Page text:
Carless Drivers and the Other Problems with Driverless Cars

Driverless Morris Oxford. Photo credit: Mark Hillary

I was just reading about how some boffins at Oxford University are currently testing a driverless car somewhere in deepest Oxfordshire. Apparently the vehicle recognises its surroundings using lasers and cameras. It then memorises the regular trips you make. This means that when you go to work or take your kids to school the car can take over.

Sounds great? Think again.

Talk to the Passengers

Is it just me or does everyone else enjoy being in control of their conversations when they drive? In any other situation I need to answer my wife and daughter when they ask me things. The great thing about driving is that when I am asked my opinion about curtains or Barney the bleeding Dinosaur I can say, “Hold a sec, there’s a tricky roundabout coming up here”. The beauty of this tactic is that it works the other way round as well. When my better half is driving and talking I can say, “You had better concentrate here; it’s a notorious accident blackspot”.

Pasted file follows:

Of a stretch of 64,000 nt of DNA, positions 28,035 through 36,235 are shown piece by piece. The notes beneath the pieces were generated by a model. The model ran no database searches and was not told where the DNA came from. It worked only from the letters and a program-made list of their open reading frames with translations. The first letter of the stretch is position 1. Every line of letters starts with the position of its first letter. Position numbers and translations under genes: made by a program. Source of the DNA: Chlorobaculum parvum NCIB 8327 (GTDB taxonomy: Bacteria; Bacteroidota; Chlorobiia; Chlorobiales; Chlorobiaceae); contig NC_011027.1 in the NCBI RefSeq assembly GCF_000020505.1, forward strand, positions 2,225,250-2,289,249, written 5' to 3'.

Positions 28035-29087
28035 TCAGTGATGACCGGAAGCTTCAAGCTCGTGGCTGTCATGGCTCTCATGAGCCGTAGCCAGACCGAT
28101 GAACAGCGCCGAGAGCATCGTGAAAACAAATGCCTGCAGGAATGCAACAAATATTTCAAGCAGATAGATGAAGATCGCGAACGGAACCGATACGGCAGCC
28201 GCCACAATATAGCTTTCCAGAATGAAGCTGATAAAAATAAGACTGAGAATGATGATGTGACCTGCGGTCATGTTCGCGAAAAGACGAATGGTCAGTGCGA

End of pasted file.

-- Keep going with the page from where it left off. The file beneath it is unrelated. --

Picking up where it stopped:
Carless Drivers with Outrun Addictions

Could you cope without driving? If you think about it, getting behind the wheel for a spell is a great release from the pressures and strains of work and home life. If legions of carless drivers were left without this safety valve we would all end going to our local arcades and playing endless games of Outrun 2 of whatever the modern version is.

The Wrong Route

Here’s a problem I bet the learned professors didn’t think about; what if the car recognises the wrong route? Let’s say that your partner takes the car out and the stupid blooming vehicle recognises a street they don’t normally go down and asks if it can take over? Well, depending upon your vices and weakness your partner could end up at the local casino, your other partner’s house or the seedy kebab joint which you always tell them that you avoid like the plague since your Uncle Dave got gut rot from a dodgy takeaway.

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